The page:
Danger in a Spray Bottle: Why It’s Time to Change Our Childproofing Strategy

Dr. Greene’s take on the household spray bottle…

For years doctors have encouraged parents to store toxic household cleaning products in locked cabinets, out of sight and reach of children. While this advice may have helped considerably, with injury from cleaning products in children declining 46 percent since 1990, a new study demonstrates that children under age 6 years are still at high risk of poisoning and other injuries from cleaning products in the home.

Spray bottles are the most common source of injury, and bleach is the most common agent.

Despite our best efforts, exposures and injuries are still common. US poison control centers still receive hundreds of thousands of calls each year because of unintentional poisonings from cleaning products. Each call is more than a statistic; it’s an important moment in the life of a family. And nearly 12,000 children were sick enough to be treated in US hospital emergency departments in 2006 alone.

To me, the old childproofing strategy has become out of date. Children are still being harmed. We haven’t seen much improvement in overall injury rates since 1996, and injuries from cleaners in spray bottles have actually increased. Meanwhile, effective non-toxic cleaning products are now available to get the job done at home.

When it comes to childproofing, I now recommend that expectant mothers and parents of young children replace their toxic household cleaning products with safer alternatives – reducing the risk both of immediate injury and of ongoing low-level exposure to dangerous chemicals.

Who is at risk?

The Center for Injury Research and Policy reviewed 17 years of ER data for children under age 6 to analyze the landscape of injuries from household cleaners. The results will be published in the September 2010 Pediatrics.

  • Children age 1 to 3 account for 72 percent of injuries.
  • One-year-olds alone account for 46 percent of injuries.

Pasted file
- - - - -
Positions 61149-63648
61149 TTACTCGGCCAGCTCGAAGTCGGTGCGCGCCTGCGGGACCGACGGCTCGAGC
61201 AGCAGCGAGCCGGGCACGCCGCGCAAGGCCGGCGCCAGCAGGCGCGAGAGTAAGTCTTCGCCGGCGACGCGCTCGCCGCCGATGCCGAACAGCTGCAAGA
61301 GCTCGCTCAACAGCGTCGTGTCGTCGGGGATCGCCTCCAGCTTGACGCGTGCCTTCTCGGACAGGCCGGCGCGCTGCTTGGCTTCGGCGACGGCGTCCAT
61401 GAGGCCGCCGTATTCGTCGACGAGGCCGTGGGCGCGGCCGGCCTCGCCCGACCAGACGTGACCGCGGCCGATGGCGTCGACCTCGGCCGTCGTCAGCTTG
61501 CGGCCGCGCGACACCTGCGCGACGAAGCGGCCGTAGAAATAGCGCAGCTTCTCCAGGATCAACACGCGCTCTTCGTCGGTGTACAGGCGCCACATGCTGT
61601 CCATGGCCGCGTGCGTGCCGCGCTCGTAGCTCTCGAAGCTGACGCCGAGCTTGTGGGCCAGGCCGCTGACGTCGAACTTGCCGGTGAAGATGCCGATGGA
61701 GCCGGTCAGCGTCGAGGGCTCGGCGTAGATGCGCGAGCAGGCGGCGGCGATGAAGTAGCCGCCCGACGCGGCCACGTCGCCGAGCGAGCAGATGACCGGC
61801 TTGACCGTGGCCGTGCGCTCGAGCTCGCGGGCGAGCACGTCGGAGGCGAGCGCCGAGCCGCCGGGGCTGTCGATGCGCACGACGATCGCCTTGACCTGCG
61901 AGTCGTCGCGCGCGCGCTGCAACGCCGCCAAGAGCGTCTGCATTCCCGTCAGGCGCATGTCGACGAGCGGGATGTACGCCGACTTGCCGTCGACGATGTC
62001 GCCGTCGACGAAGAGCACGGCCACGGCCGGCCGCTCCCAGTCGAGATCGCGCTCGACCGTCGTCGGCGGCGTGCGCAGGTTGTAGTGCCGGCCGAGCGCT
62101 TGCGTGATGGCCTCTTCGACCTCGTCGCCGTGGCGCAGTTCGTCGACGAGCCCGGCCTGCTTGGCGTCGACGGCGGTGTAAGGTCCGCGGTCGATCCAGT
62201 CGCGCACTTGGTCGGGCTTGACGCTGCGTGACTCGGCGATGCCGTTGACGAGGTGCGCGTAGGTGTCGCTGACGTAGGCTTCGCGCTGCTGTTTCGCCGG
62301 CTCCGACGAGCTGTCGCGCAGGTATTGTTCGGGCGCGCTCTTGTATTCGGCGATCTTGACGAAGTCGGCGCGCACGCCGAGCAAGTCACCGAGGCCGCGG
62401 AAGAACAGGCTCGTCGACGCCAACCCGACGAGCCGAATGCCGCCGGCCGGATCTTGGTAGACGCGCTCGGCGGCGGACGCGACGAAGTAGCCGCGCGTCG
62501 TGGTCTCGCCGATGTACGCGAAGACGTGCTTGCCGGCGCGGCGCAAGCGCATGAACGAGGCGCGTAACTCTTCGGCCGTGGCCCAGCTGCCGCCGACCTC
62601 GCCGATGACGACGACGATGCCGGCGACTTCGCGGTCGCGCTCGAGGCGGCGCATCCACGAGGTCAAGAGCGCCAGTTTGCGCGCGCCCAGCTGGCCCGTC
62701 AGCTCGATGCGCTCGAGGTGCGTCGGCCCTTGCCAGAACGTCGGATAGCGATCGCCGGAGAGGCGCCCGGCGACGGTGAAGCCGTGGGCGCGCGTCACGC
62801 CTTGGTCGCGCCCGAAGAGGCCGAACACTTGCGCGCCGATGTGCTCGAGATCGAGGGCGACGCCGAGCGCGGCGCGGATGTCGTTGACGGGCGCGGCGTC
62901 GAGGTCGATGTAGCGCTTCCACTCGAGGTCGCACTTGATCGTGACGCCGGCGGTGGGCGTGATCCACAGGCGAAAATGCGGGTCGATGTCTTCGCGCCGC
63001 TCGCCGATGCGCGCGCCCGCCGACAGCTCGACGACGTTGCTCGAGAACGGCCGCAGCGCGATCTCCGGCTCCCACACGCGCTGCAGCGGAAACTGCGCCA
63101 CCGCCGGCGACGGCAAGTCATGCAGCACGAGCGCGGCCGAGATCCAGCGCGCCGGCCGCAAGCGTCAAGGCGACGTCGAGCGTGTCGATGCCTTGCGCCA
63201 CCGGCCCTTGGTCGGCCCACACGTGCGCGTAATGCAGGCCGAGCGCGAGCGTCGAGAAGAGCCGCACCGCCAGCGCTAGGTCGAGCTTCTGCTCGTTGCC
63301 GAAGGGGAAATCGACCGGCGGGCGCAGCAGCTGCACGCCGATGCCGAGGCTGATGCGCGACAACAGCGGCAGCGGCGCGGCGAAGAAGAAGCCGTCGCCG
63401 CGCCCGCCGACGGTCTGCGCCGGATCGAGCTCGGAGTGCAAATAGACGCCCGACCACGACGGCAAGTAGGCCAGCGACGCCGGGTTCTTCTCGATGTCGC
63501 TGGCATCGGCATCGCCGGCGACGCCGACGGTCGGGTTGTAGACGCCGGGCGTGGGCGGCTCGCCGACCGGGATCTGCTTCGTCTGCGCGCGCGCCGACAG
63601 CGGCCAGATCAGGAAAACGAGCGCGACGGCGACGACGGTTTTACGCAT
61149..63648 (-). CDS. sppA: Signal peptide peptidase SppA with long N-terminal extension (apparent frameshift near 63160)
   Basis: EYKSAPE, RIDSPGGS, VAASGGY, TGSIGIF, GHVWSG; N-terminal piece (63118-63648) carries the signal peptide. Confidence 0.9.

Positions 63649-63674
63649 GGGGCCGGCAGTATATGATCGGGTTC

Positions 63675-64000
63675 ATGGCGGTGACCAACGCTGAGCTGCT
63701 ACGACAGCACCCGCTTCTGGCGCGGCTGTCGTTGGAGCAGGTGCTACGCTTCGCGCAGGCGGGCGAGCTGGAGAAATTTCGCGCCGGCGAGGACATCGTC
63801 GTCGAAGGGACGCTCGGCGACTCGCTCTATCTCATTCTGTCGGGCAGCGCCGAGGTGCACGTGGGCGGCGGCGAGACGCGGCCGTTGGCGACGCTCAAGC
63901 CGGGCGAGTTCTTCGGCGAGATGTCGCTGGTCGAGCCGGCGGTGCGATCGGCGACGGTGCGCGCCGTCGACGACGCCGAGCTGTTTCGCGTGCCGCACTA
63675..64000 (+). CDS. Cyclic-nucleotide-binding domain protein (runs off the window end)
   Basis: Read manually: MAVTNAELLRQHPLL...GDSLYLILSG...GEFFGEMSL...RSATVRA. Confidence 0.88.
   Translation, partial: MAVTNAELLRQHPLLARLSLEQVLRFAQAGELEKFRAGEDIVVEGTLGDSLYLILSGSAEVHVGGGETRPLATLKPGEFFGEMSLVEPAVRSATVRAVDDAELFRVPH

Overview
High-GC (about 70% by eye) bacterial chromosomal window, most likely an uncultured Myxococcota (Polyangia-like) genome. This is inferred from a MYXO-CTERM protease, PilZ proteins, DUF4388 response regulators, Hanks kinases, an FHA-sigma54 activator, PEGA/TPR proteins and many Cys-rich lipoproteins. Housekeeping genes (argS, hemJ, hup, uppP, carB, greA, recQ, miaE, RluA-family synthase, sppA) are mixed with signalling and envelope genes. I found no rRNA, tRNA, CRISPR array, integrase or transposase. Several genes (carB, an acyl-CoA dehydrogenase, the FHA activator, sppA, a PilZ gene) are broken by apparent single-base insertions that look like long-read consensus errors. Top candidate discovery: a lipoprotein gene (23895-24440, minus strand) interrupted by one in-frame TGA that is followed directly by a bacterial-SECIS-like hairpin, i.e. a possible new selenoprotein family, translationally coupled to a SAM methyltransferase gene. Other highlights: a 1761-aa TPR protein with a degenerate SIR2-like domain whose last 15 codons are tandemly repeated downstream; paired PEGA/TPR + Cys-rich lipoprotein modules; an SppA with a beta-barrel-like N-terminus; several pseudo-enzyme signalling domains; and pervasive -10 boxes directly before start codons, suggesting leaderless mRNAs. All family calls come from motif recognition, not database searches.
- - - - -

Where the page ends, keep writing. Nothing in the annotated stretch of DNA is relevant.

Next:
• Boys (59 percent) are more likely affected than girls (41 percent).
  • More than 80 percent of poisonings occur while at home.

How are they injured?

  • Poisoning is the most common (68 percent), followed by chemical burns (16 percent) and other injuries to the skin or eyes (10 percent).
  • Spray bottles are the most common source (40 percent), followed by regular containers 30 percent), kitchenware (14 percent) and recently cleaned items (8 percent).
  • Bleach is the most common product ingredient (37 percent), followed by hydrocarbons, acids/alkalis, detergents, and ammonia.

What’s the Solution?

None of the children’s injuries that resulted in the 267,269 emergency department trips in the study was necessary. Effective, safer ingredients are now available for every common household cleaning job.

Why should a parent who drives with a car seat clean with out-of-date chemistry?

For parents of children age 6 or under, doctors’ advice to lock-up toxic cleaners is no longer adequate. Instead, childproof by replacing products whose labels must say Danger, Warning, Harmful if Swallowed, or Use in a Well-Ventilated Space. If the label gives instructions for calling poison control or for emergency treatment, the product is dangerous.

Poisonings, burns, or other injuries from household cleaning products never need to happen again. Any injury to a child from a household cleaning product is one too many.

Published on: August 10, 2010
About the Author
Photo of Alan Greene MD
Dr. Greene is a practicing physician, author, national and international TEDx speaker, and global health advocate. He is a graduate of Princeton University and University of California San Francisco.
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